In many respects, autumn is like a second spring. Forests come to life and animals are again very active, after the long and calm summer. They seem to be more numerous and somehow more visible. Some days ago we headed to Trnovski gozd (Trnovo forest) in western Slovenia, where we enjoyed the spectacle of the orange autumn leaves and some interesting wildlife too. One of the most thrilling encounters, that one can hope for in autumn, is with Europe's smallest owl: the Pygmy Owl Glaucidium passerinum. A combination of experience and luck gave us the possibility to spend the day in the company of this interesting species. First I whistled its song, then after some minutes the bird began to call back, so we went looking for it. After a short walk and with quite a surprise, we found the bird sitting in the canopy of a beech tree Fagus sylvatica. It remained there for a long time, not really bothering our presence, so we decided to have lunch under its tree. The bird then changed perches several times, behaving spontaneously, so we could still follow its movements, also because it was clearly indifferent with our presence and allowed a close approach.
Pygmy Owl is a rare mountain owl of conifer and mixed forests, found predominantly in the Alps, but also in the Dinaric mountains. In Trnovski gozd we know a few territories, but finding this species is never easy, so a certain amount of luck is required too. The most typical encounters are those in the last picture, when the bird perches on the top of high conifers and sings. That's how we saw it for the last time, when in the mid afternoon it began singing spontaneously once again, marking its territory.
At first, the Pygmy Owl was perched very high up in a beech canopy and the best views were had from right under the tree.
The surrounding forest looked excellent for a variety of interesting birds, due to its large amount of dead conifer and beech wood. While we were following the owl, we also heard a Three-toed Woodpecker Picoides tridactylus nearby. The area is most probably a breeding site for both species as we already had them here a couple of times.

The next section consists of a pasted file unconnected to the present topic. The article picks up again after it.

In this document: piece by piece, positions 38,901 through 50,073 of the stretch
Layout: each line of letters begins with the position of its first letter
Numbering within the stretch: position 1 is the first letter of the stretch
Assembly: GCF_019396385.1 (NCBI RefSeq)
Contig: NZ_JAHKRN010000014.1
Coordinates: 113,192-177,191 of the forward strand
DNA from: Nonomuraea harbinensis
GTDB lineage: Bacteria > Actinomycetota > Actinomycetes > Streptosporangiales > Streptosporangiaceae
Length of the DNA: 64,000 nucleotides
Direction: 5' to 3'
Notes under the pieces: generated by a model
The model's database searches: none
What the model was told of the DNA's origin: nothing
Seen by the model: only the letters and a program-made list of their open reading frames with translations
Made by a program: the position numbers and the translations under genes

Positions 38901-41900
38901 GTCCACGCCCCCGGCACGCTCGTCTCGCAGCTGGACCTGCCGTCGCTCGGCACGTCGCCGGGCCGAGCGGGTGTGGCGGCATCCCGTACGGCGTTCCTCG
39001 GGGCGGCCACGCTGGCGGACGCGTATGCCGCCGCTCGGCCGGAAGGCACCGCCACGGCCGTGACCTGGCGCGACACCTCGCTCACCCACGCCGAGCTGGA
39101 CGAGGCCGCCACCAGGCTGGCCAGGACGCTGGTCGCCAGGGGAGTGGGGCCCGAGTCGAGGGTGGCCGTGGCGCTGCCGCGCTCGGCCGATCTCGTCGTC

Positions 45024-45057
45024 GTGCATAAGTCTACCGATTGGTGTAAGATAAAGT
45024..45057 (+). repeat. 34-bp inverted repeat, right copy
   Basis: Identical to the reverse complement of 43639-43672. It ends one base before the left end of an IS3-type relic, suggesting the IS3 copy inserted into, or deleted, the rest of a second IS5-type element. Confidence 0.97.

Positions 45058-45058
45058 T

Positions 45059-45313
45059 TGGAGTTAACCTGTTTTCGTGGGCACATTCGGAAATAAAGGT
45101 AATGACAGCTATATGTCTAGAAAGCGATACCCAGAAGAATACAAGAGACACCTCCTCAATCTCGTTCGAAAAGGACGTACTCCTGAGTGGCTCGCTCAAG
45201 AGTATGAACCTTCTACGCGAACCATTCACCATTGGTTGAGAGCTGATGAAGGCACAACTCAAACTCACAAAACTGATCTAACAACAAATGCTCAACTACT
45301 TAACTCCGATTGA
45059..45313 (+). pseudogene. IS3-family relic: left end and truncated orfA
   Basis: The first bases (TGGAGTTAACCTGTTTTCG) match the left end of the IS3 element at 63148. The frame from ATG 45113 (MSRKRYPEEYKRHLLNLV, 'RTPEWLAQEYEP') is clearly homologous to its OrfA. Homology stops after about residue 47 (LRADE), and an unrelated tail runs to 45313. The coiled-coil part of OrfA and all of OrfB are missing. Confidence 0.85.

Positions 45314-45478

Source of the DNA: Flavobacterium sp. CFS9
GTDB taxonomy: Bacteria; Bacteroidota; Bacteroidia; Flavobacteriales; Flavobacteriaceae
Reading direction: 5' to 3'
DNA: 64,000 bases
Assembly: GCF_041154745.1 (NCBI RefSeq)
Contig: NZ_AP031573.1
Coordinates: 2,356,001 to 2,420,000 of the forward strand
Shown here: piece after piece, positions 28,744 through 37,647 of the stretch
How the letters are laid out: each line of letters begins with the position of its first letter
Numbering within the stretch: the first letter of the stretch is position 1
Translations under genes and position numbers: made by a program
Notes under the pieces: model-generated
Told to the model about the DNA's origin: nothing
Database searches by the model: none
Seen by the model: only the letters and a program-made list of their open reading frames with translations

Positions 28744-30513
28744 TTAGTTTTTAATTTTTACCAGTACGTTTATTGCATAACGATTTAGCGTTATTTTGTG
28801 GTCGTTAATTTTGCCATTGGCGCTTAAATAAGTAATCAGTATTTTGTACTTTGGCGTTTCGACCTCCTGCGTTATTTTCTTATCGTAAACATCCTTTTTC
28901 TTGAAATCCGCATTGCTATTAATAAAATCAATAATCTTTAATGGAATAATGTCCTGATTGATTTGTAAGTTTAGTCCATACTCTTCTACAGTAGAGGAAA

This Grey-headed Woodpecker Picus canus also came to investigate us, while we were busy with the Pygmy Owl. One or two Black Woodpeckers Dryocopus martius were calling not so far away. A truly excellent piece of forest!
Another very interesting find was that of the rare Hericium alpestre (syn. H. flagellum), a saprotrophic fungus, growing in old-growth forests on old silver firs Abies alba (more rarely also on other conifers). There are several species in the genus Hericium and all are known for their medicinal and culinary uses. But we, of course, like to see them on dead trees in their natural habitat!
The commonest bird in mountain forests at this time of year is probably the Crossbill Loxia curvirostra. Noisy flocks of this species fly around the tops of conifers and frequently perch on them. With their characteristic "crossed" bills (visible in the pics) they can easily extract spruce seeds from the cones. Male in the first two pics, female in the last.
Another beautiful, but common fungus in mountain forests is Fomitopsis pinicola, found on the bark of old conifers. Very occasionally it can also grow on deciduous trees. It is perhaps one of the prettiest fungi adorning our forests.
For the end some more beautiful colours of a mixed forest of beech and silver fir (Abieti-Fagetum) in Trnovski gozd. A spectacle worth seeing and enjoying before the leaves are shed.